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The War that Defined a Nation

This year marks 150 years since the end of the bloodiest conflict ever fought by the United States of America; the war that has made Abraham Lincoln one of the most famous presidents of the USA ever. A conflict which claimed more American lives than Vietnam, the American Revolution, WW1 and WW2 combined. A war in which there were 680,000 to 800,000 American dead, wounded or missing. We in Britain don’t tend to learn much about this war as we had very little to do with it, but now it is coming back into the spotlight as one of its most lasting symbols is coming under scrutiny. This war is the American civil war.

The American civil war began at the battle of Fort Sumter in South Carolina on the 12th of April 1861. The war was between the Confederate States of America (the South also known as the CSA) and the United States of America (the North also known as the Union) and was mostly about the Southern institution of slavery. The South had a very agricultural economy which included the picking of cotton and tobacco; this had to be done by hand and so slavery was central to the Southern economy and way of life. The North’s economy was more industrial and so result didn’t need slavery. As a result the abolitionist movement in the North was strong. The Slave states (Arkansas, Mississippi, Alabama, Louisiana, Florida, Texas, North Carolina, Missouri, Delaware, Maryland, Kentucky, Georgia,Virginia, South Carolina and Tennessee)  were concerned that the Union would try to take their “property” and 11 of these states  seceded from the Union to form the Confederate States of America (Arkansas, Mississippi, Alabama, Louisiana, Florida, Texas, North Carolina, Georgia, Virginia, South Carolina and Tennessee). The states of Missouri, Delaware, Maryland and Kentucky all stayed with the Union and western Virginia seceded from Virginia to create the state of West Virginia, which joined the Union. The stage was set for civil war. The war ended on The 9th of May 1865 when Confederate commander Robert E.Lee surrendered to the Union commander Ulysses S.Grant

The CSA was inferior to the North in industrial production, manpower, size, mechanisation and agricultural efficiency; but did have one distinct advantage over the Union, Leadership. The Southern generals of Stonewall Jackson and Robert E. Lee became brilliant military tacticians who gave the South a chance to perhaps win the war. The Confederate army was doing well in the east due to this. In 1862, after stopping a Union invasion of the South, Robert E. Lee began his invasion of the North. The battle of Antietam stopped the invasion however. But a year later, Robert E. Lee invaded the North again but was defeated at the battle of Gettysburg, The bloodiest battle not just of the war but in the whole of North American history. The battle of Gettysburg had ended the hope of a Confederate victory. Meanwhile the western front was dominated by the Union who managed to capture the town of Vicksburg, Mississippi on the 4th of July, 1863, one day after Robert E.Lee was defeated at Gettysburg.The loss of Vicksburg was an awful blow to the South, as cotton could no longer be moved along the Mississippi river. This, combined with the Union blockade, crippled the Southern cotton industry, as the South lost the ability to export their valuable cotton. Despite this huge loss the CSA kept fighting for 2 years before surrendering to the Union.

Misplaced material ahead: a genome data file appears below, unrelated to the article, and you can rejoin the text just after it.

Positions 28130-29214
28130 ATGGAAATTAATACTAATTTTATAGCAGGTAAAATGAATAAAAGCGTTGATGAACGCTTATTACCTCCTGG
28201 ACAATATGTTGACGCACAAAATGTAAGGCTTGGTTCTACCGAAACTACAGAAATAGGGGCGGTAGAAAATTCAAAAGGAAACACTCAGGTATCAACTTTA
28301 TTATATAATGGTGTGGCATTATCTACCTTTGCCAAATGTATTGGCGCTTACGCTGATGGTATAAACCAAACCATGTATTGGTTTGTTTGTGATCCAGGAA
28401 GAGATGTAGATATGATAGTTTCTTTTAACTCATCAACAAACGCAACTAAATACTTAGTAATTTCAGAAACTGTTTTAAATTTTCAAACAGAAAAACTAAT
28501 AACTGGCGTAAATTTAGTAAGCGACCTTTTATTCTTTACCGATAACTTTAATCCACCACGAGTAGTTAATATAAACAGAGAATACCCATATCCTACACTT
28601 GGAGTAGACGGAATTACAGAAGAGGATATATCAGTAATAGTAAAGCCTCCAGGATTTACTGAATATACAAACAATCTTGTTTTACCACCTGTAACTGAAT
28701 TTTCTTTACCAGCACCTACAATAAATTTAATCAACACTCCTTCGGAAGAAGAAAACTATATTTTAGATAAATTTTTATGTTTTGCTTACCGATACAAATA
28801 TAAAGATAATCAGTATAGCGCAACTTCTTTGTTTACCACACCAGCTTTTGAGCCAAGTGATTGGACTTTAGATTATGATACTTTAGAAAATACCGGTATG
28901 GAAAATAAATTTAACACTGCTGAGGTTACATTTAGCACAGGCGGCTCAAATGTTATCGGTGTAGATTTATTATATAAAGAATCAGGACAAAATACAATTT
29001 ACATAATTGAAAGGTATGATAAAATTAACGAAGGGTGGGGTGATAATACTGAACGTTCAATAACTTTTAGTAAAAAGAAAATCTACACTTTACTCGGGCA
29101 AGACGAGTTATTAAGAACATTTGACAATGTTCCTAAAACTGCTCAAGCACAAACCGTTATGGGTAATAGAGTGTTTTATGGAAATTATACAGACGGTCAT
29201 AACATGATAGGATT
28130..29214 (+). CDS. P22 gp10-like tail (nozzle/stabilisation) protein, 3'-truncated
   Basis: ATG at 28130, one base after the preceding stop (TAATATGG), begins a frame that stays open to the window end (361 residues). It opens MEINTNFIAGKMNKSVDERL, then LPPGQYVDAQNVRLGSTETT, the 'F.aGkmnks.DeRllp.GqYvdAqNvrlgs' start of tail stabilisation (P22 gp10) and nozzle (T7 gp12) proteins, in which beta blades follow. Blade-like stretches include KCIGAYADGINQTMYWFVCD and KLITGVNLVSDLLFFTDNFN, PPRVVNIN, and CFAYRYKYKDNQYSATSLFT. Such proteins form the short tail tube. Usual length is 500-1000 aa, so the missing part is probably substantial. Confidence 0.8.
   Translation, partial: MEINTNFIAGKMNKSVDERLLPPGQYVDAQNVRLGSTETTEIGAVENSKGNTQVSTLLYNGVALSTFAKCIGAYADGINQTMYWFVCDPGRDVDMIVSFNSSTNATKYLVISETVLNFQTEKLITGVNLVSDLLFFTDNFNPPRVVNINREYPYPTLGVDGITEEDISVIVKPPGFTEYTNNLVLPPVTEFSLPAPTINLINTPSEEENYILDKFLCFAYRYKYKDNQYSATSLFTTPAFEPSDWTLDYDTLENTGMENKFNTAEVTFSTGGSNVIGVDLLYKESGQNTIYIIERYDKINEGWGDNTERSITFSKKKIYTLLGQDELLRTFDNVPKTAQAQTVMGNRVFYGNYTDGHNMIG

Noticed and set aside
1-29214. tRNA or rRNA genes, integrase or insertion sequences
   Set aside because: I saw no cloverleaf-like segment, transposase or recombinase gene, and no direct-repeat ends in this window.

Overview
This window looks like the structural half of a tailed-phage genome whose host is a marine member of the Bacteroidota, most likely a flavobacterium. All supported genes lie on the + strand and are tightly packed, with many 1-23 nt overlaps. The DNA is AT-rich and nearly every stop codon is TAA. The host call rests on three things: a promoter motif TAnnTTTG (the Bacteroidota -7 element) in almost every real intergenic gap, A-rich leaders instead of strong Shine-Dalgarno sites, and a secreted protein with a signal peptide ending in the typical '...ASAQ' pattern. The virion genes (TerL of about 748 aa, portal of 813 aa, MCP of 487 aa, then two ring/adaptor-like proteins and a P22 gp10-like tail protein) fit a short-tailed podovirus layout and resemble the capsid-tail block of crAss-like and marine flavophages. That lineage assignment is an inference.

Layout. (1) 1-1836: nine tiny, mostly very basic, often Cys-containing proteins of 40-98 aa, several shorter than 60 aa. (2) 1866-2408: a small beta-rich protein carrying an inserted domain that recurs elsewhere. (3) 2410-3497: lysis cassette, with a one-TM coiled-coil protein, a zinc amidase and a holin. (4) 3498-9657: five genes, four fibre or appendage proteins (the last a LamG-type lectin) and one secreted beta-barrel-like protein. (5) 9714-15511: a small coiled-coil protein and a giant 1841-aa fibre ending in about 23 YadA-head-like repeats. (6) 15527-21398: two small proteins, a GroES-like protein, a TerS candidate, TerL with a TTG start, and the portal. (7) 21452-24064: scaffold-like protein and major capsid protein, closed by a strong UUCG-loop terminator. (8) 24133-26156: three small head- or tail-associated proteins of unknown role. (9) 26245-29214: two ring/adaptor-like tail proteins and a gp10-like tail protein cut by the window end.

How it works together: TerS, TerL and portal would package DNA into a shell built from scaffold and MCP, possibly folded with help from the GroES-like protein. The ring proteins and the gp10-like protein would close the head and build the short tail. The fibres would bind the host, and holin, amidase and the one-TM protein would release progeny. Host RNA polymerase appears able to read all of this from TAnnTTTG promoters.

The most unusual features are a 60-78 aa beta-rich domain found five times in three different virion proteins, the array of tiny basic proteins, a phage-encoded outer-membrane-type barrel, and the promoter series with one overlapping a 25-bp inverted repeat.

A common misconception about the American Civil War was the Confederate flag. The shooting in Charleston South Carolina earlier this year has brought the flag to national attention in the USA, as photos of shooter Dylan Roof have shown him pictured with a Confederate flag. This flag is known as the battle flag or the flag of the South and was used by the naval and Infantry forces of the Confederacy. This flag is seen by most Southerners as a symbol of Dixie (Southern) culture and a symbol of the South, whereas most Northerners see the flag as a symbol of a state which only existed to preserve slavery and promote white supremacy.

The South Carolina state legislature has passed a bill since the shooting in Charleston that will permit the removal of the flag from the flagpole outside the state capital. The reason the flag was there anyway was out of protest of the civil rights movement, which ended Segregation in the USA. The idea that a flag with simply inhumane and racist connotations had been allowed to fly outside a government building is a horrible thought, as every time a Black person walked past that flag, it reminds them of a country which fought to continue the enslavement of their people. And when that country failed to do so, the flag became a symbol of segregation and opposition to civil rights. And for the same reasons that the CSA had to be stopped, the flag of the South has to be removed from government buildings, commercial areas and public areas in the South.

The American Civil War has defined the people of the USA indefinitely. It has destroyed the institution of slavery in the USA and has been a solemn part of US history. When the war ended the Southern economy was in tatters, 10% of Union men of fighting age where killed, wounded or missing and 33% of Southern white males of the same age where killed, wounded or missing. Many Southerners didn’t fight for slavery. Many just felt a duty to protect their homes. Many Northerners too fought for house and home, and even though some people on both sides fought for devious motives, it was still a war of humans against humans, of brothers against brothers and fathers against sons. Despite the name, there was nothing civil about this war. And perhaps this is why civil war was the cruelest war of all.

 

By Archie Breare

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